You Can Grow That! Blog Campaign Launches

C.L.'s front garden on Cape Cod.

by C.L. Fornari

Bloggers need topics to write about and the gardening “industry” could use a boost. I have a proposal to help with both. Every month there will be a “Garden Bloggers Grow That” day. Four words (You Can Grow That!) on the fourth of every month. Here’s why: 

In hort-industry trade magazine, Facebook groups and private conversations, people are talking about the need for a national campaign that promotes plants and gardening. The opinions about why this is needed and how it might be done are as wide and varied as the plants we all love. We could all debate the “hows” and “whys” forever.

I personally think a national campaign is important not only to build our businesses but to tell the truth about what we do. I also believe it’s something that everyone can begin today, and in many ways garden bloggers are the perfect people to get this growing.

About the truth: we need to remind the public that plants and gardening enhance all aspects of our lives. It’s not just about pretty flowers and nice landscapes.  

I’m preaching to the choir when I tell garden bloggers that plants and gardening provide seasonal celebrations, exercise, entertainment, better air quality, children’s well being, healthy diets, habitats, enhanced spirituality, creativity, tasty food, community connections and more.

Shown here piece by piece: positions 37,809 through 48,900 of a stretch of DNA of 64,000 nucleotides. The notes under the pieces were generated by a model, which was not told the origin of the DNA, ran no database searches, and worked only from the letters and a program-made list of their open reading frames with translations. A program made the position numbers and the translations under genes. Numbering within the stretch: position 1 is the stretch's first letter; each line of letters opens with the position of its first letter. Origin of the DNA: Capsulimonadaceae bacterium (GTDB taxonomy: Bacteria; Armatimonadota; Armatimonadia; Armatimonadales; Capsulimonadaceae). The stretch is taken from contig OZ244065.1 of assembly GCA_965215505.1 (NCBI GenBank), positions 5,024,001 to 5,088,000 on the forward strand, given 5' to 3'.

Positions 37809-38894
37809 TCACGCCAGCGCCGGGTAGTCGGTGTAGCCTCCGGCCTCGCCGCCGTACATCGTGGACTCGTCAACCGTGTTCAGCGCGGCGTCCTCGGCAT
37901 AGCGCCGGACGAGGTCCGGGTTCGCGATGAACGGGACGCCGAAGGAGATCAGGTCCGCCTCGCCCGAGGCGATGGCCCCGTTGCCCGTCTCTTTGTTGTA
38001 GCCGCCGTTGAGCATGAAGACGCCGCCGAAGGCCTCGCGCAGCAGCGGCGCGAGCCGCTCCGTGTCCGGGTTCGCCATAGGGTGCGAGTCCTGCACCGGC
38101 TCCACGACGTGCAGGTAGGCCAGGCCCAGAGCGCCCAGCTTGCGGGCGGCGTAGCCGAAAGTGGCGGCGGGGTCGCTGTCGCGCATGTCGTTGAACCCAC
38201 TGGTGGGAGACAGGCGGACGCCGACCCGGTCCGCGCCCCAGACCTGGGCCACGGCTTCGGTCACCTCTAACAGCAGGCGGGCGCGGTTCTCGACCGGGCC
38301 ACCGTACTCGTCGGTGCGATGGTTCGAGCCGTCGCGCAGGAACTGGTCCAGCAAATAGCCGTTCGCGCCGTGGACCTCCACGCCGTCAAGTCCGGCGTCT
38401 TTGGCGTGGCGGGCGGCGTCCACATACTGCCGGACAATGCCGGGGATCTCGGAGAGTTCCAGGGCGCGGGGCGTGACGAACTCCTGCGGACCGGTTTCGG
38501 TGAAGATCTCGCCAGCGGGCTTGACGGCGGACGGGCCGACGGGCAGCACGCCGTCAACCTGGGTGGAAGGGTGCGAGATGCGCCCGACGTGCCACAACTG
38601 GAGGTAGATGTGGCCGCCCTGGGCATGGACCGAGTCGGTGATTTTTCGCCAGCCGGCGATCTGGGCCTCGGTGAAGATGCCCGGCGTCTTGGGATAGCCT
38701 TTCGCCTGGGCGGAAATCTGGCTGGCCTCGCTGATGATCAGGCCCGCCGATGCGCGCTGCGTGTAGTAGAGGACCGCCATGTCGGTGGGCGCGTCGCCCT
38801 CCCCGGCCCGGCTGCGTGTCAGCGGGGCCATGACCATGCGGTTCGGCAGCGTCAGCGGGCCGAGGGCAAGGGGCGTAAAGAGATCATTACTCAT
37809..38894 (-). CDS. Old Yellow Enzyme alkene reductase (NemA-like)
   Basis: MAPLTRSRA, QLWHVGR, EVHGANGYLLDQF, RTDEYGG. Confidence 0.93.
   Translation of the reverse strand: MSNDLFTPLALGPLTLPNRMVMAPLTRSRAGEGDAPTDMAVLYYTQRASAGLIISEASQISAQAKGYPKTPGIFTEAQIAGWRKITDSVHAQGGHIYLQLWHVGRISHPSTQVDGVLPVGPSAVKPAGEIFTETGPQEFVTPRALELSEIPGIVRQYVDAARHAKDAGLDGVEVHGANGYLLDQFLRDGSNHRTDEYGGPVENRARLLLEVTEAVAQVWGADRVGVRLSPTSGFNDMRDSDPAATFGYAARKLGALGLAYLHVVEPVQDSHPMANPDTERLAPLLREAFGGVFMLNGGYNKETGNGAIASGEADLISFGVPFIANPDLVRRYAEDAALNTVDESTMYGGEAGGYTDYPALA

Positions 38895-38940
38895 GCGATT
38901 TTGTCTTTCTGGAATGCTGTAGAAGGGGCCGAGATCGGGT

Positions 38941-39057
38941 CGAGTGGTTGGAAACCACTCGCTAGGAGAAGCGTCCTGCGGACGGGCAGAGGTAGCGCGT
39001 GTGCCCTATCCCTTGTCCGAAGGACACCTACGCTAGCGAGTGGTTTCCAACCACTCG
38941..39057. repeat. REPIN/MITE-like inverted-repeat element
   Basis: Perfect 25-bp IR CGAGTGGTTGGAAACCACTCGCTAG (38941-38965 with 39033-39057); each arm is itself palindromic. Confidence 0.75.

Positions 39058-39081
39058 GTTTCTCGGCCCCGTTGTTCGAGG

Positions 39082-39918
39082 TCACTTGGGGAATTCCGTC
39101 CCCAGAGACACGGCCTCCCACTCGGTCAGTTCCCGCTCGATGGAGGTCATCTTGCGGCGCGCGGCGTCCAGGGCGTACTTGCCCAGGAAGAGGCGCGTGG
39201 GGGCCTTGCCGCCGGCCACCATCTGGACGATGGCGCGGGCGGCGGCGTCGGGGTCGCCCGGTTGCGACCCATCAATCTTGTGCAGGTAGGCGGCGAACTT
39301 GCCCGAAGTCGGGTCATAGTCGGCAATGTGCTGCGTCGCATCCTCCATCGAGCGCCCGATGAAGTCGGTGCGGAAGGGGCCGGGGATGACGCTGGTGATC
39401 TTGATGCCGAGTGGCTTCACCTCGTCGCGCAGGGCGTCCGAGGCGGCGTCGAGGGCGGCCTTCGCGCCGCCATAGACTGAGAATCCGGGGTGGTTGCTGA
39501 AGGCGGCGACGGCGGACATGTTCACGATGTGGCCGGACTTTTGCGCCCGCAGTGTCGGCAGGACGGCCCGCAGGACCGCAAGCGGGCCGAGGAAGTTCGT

Gardens improve quality of life. They connect us with the deepest parts of ourselves and give our lives more meaning. We all know that, but we need to be doing a better job of getting these truths to the general public.

I like the phrase “You can grow that!” for a national campaign for several reasons:

1.  This phrase can be used as a way to talk about those quality of life benefits. Seasonal celebrations? You can grow that! Your daughter’s wedding bouquet? You can grow that! A lush, fragrant party venue? You can grow that!

2. This phrase works for everyone in our industry: growers, retailers, Master Gardeners, public gardens, bloggers and plant breeders.

3. It’s a phrase you can use seriously or lightheartedly. It can be made silly and surprising so it has an element of fun. It can also be made fun of…think “Where’s the beef?”

4. You can grow that! can be combined with other phrases such as “Plant Something” or “Passionate about Plants.” It allows for those who have signed onto a local campaign to join their ideas with this one. “A private place to sit with your wife in the evening? You can grow that! Plant something.”